The Car Connection Cadillac XTS Overview
The Cadillac XTS is a full-size luxury four-door sedan that for a short time, occupied the top slot in the General Motors' luxury lineup. In a range of cars including the redesigned mid-size CTS and the compact ATS sport sedans, the XTS instead focuses more on comfort and space.
Since it was new, the XTS has been the flagship Cadillac. But for the 2016 model year, a new CT6 sedan assumes that mantle, leaving the XTS a still strong choice for drivers that might otherwise choose vehicles like the Infiniti Q70 and Acura RLX, as well as the Chrysler 300 and Lincoln MKS.
MORE: Read our 2016 Cadillac XTS review
Available in front- or all-wheel-drive models, the XTS is more affordable than German or Japanese luxury entries. It effectively replaced the former full-size DTS four-door—which supplanted the longstanding DeVille name—when it was introduced for the 2012 model year.
The Ontario, Canada-built XTS is based on GM's beefiest front-drive car architecture, sharing some of its underpinnings with the Chevrolet Impala and Buick LaCrosse. It's longer than both of those models, with a longer wheelbase, which means more interior space, especially in the rear. It's being marketed to the livery drivers who recently lost their rear-drive Lincoln Town Cars, bringing with it much more modern looks and Cadillac's latest design language stretched over GM's biggest front-drive architecture.
The XTS was initially offered with a single drivetrain, a 3.6-liter V-6 with 300 horsepower and 264 pound-feet of torque, coupled to a six-speed automatic transmission. Fuel economy is rated at 17 mpg city/28 mpg highway for the front-drive XTS, while all-wheel-drive models are rated at 17 mpg city/26 mpg highway. A twin-turbo XTS VSport was soon added, with a 410-hp forced-induction version of the same engine, standard all-wheel drive, and revamped suspension tuning. That model fairs only slightly worse in testing by the Environmental Protection Agency despite the power boost, with ratings of 16 mpg city/24 mpg highway.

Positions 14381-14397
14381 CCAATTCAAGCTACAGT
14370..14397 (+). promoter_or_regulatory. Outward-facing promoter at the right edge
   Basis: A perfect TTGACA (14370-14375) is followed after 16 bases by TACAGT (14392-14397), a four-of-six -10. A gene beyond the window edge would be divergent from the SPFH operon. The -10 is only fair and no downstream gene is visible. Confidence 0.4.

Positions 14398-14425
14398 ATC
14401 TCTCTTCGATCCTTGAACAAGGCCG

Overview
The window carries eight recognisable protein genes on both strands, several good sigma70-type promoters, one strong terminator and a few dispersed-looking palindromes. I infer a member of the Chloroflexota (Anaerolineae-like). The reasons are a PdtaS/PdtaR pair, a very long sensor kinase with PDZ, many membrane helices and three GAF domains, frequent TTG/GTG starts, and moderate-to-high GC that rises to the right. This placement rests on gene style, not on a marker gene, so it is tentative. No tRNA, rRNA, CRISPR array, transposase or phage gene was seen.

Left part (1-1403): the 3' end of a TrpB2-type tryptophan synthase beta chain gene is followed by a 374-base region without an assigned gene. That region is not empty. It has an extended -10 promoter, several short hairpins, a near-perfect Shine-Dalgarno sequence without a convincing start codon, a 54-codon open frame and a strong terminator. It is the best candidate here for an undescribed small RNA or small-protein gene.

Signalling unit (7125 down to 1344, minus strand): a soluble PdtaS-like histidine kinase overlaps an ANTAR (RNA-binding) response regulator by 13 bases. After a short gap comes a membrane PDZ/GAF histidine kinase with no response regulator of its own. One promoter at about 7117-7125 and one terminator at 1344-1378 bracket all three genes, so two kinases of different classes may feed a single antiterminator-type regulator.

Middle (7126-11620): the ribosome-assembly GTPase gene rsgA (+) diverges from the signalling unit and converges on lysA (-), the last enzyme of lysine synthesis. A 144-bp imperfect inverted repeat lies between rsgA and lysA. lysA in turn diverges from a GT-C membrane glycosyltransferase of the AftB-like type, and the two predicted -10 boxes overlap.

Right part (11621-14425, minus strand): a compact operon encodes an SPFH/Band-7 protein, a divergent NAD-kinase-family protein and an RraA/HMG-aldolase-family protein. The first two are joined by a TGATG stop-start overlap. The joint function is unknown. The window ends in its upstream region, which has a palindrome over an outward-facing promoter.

As for ride and handling, the XTS bridges the gulf between the old DTS and the crisper Caddys with a new suspension that features standard Magnetic Ride Control, a set of adaptive shocks that use a magnetically charged fluid that changes shock response according to road conditions. Performance struts and Brembo brakes are included on some versions.
Overall interior space of the XTS matches many full-size sedans, though in certain dimensions it's more comparable to some mid-size four-doors. In the rear seat, for example, the XTS has 40 inches of leg room—less than today's VW Passat but more than a short-wheelbase Jaguar XJ. The XTS's trunk is large, at 18 cubic feet, though it's down a few cubes from the Ford Taurus, which checks in at 20 cubic feet.
Cadillac has also rated this big sedan for fleet service. Certain upfitters can transform the four-door into a hearse, flower car, or limousine; jobs the biggest and best Cadillac sedans have been taking on for decades.
The XTS has some of GM's most advanced infotainment technology built into its cabin. It was the first Cadillac to offer CUE, which uses a fully haptic touchscreen with proximity sensing and multi-touch gestures like those used with smartphones and tablets to control secondary functions. CUE has received some criticism for its complexity, and Cadillac is already planning a range of updates to improve the experience. No word on when exactly they will show up, though.
Along with the in-cabin electronics, Cadillac introduced new short- and long-range radar systems with the XTS. These systems are used for adaptive cruise control, front and rear sensing for automatic braking, and rear cross-traffic alert. The XTS also features a driver alert system that vibrates the seat in the direction of an object behind them. Perhaps the most useful example would be backing out of a parking spot with crossing traffic. The XTS also features ten standard airbags.
The XTS will remain on sale for a few years, but it's been strongly hinted that the XTS will only be offered until Cadillac's new CT6 sedan is in full production. The CT6 is a new full-size sedan with a lightweight body and the dimensions of a BMW 7-Series. It will be available with a new 400-hp twin-turbocharged V-6 and will have standard rear-wheel drive, although all V-6 models will use all-wheel drive. The CT6 went on sale in early 2016.